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Another intersting article

ITV Sport's pit lane reporter Ted Kravitz brings you the inside track from the Chinese Grand Prix weekend in his latest notebook.


This story about the FIA assigning a scrutineer to ensure no sabotage comes to Fernando Alonso’s car in Brazil is the most ridiculous turn in what’s already been a strange year’s events.

McLaren is genuinely fair in what equipment they give their drivers, often to their own detriment. And given Fernando’s engineers and mechanics really want to beat the other side of the garage to the world championship, why would they deliberately slow down their own car?

I have to admit, I love a good conspiracy theory, and I’m even willing to believe those who say the result of the Chinese GP was fixed to ensure a three-way showdown at the last race – but to sabotage Alonso would only serve to help Kimi Raikkonen through to take the title off both McLaren drivers, and no one in the team wants that.

Fernando’s still out of McLaren at the end of the year, though. His departure is now spoken of in the paddock as a done deal, and the latest rumoured replacement is Heikki Kovalainen.

It would be a straight swap with Renault. Both teams would release their drivers to work for the other and the harmonious Alonso-Fisichella pairing would be reunited. Perfect!

The overriding feeling from Lewis Hamilton’s race in China is that the team got so bogged down in the detail of finding a gap in the weather and, crucially, covering what team-mate Alonso was doing, that they lost sight of the big picture.

Lewis didn’t need to win the race – he just needed enough points to make Brazil a formality. Instead he goes to Sao Paolo needing a massive result, and knowing he could easily lose the championship lead when it really matters.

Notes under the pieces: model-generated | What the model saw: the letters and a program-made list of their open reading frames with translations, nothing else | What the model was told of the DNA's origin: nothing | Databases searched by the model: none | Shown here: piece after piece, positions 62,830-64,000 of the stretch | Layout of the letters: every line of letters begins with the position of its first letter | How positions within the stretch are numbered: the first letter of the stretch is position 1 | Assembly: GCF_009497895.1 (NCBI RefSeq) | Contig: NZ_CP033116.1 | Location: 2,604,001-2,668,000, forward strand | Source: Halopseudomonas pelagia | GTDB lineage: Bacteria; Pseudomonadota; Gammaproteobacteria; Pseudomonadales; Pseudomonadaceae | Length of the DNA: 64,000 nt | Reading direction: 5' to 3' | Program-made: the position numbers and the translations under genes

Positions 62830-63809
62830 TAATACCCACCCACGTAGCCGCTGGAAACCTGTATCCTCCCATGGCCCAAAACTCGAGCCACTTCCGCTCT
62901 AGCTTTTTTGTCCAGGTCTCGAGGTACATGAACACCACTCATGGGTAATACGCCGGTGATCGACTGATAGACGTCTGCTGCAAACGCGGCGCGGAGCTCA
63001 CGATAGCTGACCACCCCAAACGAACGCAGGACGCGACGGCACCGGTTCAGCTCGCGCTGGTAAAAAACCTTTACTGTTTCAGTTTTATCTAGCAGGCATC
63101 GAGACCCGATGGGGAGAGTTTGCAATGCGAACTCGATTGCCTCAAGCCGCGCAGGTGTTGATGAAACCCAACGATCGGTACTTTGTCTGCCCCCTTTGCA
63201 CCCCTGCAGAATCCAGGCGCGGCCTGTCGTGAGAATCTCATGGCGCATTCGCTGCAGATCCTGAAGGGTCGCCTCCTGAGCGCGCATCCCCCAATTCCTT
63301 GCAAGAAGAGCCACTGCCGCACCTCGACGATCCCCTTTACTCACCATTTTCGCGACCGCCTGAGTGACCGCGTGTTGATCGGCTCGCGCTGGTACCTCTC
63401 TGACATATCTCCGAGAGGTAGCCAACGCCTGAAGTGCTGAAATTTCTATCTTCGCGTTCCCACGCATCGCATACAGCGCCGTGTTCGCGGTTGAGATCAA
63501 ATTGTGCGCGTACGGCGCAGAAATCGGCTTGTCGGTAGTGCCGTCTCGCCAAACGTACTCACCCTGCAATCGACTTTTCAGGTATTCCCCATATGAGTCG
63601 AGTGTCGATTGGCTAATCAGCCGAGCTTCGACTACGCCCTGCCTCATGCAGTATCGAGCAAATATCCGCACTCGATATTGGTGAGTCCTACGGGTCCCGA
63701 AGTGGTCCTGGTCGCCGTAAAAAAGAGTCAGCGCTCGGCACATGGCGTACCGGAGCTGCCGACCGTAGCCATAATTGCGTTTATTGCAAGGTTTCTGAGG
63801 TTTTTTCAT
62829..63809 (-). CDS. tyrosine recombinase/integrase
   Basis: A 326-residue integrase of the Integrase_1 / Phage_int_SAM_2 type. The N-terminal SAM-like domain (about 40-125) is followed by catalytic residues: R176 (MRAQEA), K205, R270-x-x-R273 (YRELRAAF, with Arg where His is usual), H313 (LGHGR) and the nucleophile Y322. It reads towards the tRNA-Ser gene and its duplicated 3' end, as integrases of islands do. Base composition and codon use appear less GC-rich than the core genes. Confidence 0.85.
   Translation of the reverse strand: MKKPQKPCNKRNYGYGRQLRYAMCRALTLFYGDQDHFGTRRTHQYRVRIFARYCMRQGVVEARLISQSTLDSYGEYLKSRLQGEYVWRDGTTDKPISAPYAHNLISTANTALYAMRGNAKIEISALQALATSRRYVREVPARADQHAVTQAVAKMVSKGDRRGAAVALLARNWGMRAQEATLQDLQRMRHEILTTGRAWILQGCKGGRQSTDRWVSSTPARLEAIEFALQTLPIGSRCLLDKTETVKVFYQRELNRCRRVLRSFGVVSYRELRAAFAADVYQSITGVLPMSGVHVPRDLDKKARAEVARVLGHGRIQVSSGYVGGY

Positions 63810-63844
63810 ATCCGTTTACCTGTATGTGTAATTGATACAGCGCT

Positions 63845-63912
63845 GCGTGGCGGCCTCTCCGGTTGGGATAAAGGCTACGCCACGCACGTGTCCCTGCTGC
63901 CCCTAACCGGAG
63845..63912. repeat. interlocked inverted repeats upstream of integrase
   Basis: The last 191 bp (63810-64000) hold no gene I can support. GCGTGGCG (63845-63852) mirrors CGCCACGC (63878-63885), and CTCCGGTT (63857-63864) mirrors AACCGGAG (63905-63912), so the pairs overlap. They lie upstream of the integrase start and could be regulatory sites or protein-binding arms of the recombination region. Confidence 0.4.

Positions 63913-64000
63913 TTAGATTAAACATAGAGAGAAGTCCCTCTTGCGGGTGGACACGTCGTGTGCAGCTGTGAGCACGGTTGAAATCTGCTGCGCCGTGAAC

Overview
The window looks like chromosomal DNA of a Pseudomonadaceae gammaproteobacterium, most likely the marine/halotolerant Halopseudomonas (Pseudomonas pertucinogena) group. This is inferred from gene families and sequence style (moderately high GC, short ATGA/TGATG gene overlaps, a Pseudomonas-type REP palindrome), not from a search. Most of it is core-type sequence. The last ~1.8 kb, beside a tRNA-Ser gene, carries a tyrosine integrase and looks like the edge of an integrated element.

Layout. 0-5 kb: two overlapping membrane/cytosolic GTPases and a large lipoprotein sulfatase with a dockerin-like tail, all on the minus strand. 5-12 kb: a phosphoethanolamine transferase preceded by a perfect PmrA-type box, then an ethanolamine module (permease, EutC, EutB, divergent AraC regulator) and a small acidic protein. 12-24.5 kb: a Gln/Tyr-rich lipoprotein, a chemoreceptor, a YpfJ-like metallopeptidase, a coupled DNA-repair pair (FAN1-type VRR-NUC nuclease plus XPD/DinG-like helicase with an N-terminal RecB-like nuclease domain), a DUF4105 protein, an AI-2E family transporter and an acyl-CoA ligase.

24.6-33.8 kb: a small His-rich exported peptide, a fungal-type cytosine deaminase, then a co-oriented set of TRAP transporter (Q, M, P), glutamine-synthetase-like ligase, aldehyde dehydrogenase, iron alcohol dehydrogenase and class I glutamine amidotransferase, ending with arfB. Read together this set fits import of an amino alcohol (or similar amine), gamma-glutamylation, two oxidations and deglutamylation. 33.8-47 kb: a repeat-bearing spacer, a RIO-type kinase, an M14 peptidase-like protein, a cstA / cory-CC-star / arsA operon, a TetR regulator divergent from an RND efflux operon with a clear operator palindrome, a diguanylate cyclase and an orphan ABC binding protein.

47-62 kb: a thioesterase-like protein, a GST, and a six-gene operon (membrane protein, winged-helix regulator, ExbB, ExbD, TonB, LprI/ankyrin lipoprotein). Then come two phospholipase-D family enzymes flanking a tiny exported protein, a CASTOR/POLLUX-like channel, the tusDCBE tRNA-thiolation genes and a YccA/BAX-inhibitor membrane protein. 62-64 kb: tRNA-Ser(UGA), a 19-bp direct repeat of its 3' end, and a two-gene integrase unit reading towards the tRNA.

Nigel Stepney himself would be proud of the new development Ferrari’s pit crew introduced in the Far East: They’ve done away with the lollipop man and replaced him with a small set of traffic lights.

The lights hang down from the tyre gun booms and are connected to the fuel system. So the driver can see the red, amber and green lights that the fuel man gets to denote that the stop is about to begin, is in progress, or finished.

The chief mechanic stands nearby with an override switch that he can use to keep the lights on red if it is not safe to release the driver. If it is safe, the driver just reacts to the green ‘all the fuel is in’ light, and leaves the pit.

Firstly, this cuts down on time. The lollipop system is inherently slow as it relies on two human reactions – the lollipop man reacting to the fuel nozzle coming off and then the driver reacting to the lollipop.

Given that the average human reaction time is about two-tenths of a second, that time is now saved by cutting out one person’s reaction time.

Secondly, the new system will prevent the phenomenon of ‘chief mechanics’ twitch’, whereby the driver thinks he sees the lollipop go up or the mechanic raises it too soon, as demonstrated by Lewis Hamilton at Silverstone and Christijan Albers in France.

So it’s a nice idea, albeit slightly complicated. Will it make the difference to Raikkonen or Massa possibly overtaking someone in the pits? I doubt it, but the system is likely to be copied by everyone else in the pit lane anyway.

BMW Sauber

Robert Kubica was looking pretty good for a podium before he retired. A pit stop on lap 25 saw him on dry tyres, leading the race, with but one stop to make before the end.